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PJM expects to present a problem statement to stakeholders

PJM Interconnection released yesterday a summary of its study examining fuel supply, which found that the system is reliable and can withstand extended periods of highly stressed conditions.

PJM expects to present a problem statement to stakeholders

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PJM serves 65 million people in 13 states and the District of Columbia. The fuel security study is part of a larger resilience initiative.

“The findings underscore that PJM is reliable today. But in this study we are also looking into the future, to stress-test our system to reveal future vulnerabilities and make sure we are resilient under many different conditions,” Andrew L. Ott, president and CEO of PJM, said.

The study involved more than 300 different scenarios that could occur from 2023 into the future. Testing conditions ranged from typical winter operations to extreme but reasonably plausible scenarios.

The analysis found that PJM’s system can operate reliably in a sustained period of cold weather with typical customer demand. The stress test also identified stress points at which conditions begin to result in material levels of generation unavailability and load shedding.

“We found that in extreme scenarios, the more the grid was stressed, the more important fuel supply characteristics, location of the fuel supply disruption and demand response became,” Michael Bryson, vice president of operations, said. “We believe that some changes to the system in the future – both market-based and operational – are warranted. As with any stress test, there are extreme cases, and building to mitigate or eliminate risk must be balanced with costs.”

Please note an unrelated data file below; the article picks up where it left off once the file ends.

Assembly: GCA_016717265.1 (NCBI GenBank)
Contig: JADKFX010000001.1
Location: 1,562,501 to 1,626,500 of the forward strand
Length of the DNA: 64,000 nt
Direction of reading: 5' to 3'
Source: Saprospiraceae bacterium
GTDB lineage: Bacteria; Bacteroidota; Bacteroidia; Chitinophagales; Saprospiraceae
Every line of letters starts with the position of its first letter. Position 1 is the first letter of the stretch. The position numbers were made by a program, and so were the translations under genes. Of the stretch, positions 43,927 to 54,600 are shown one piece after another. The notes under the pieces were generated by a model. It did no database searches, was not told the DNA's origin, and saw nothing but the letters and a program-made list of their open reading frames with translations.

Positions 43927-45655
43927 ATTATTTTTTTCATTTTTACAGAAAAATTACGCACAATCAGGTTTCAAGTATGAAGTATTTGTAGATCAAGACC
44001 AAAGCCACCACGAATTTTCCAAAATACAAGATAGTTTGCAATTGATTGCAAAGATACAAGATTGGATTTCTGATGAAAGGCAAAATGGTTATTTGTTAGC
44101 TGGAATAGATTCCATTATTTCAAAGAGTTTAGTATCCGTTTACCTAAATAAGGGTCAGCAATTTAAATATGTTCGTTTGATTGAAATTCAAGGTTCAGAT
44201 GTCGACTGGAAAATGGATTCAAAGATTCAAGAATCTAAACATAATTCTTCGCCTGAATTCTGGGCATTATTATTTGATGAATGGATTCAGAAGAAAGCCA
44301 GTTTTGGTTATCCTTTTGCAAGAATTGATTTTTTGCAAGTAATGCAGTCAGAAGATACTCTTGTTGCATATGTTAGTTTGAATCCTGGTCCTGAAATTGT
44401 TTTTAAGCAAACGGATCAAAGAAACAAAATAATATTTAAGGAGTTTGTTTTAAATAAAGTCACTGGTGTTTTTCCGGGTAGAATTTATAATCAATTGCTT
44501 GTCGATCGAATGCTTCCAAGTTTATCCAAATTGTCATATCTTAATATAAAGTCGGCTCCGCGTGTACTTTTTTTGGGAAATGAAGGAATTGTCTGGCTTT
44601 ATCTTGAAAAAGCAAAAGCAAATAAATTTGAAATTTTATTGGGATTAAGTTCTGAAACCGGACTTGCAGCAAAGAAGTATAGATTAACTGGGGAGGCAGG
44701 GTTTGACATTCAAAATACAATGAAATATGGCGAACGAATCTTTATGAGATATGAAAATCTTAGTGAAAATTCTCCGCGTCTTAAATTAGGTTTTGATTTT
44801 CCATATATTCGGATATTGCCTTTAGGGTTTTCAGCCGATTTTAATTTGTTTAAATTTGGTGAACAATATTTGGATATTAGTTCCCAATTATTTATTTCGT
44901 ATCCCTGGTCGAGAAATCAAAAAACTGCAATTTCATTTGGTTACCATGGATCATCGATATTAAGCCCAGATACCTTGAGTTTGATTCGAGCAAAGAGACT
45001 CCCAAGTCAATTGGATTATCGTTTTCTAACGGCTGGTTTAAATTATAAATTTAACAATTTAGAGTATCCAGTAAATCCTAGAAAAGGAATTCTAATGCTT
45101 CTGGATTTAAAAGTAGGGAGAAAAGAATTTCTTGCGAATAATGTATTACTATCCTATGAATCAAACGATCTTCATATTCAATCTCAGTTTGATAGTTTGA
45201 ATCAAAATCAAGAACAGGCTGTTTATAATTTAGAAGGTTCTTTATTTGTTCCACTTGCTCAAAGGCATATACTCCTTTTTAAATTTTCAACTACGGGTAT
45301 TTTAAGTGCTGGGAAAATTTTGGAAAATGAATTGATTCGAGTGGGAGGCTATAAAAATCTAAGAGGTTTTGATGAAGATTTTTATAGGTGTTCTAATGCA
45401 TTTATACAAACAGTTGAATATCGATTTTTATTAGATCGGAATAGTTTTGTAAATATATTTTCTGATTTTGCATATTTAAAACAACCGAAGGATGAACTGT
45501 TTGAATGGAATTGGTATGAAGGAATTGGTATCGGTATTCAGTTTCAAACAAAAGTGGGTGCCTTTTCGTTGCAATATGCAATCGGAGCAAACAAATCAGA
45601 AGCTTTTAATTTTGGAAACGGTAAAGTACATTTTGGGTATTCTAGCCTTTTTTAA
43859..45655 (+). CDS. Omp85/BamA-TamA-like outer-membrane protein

The study identifies key variables to the security of the grid’s fuel supply, including the availability of non-firm gas service, the ability of the fuel-oil delivery system to replenish oil supplies, physical breaks on the pipeline system, customer demand, generator retirements and replacements and the use of operating procedures to conserve fuel during peak winter conditions.

PJM noted that it will work with stakeholders to examine the findings and explore market-based solutions to address long-term fuel supply security concerns. PJM expects to present a problem statement to stakeholders in early 2019 and is targeting any potential market rule changes for filing with FERC in early 2020. PJM also said that it urges national consideration of fuel security issues through the resilience docket opened by FERC. It noted that it will continue to work with the gas pipeline industry and fuel-oil and fuel-oil-transportation industries on these issues.

The post PJM Interconnection fuel security analysis finds system is reliable appeared first on Daily Energy Insider.

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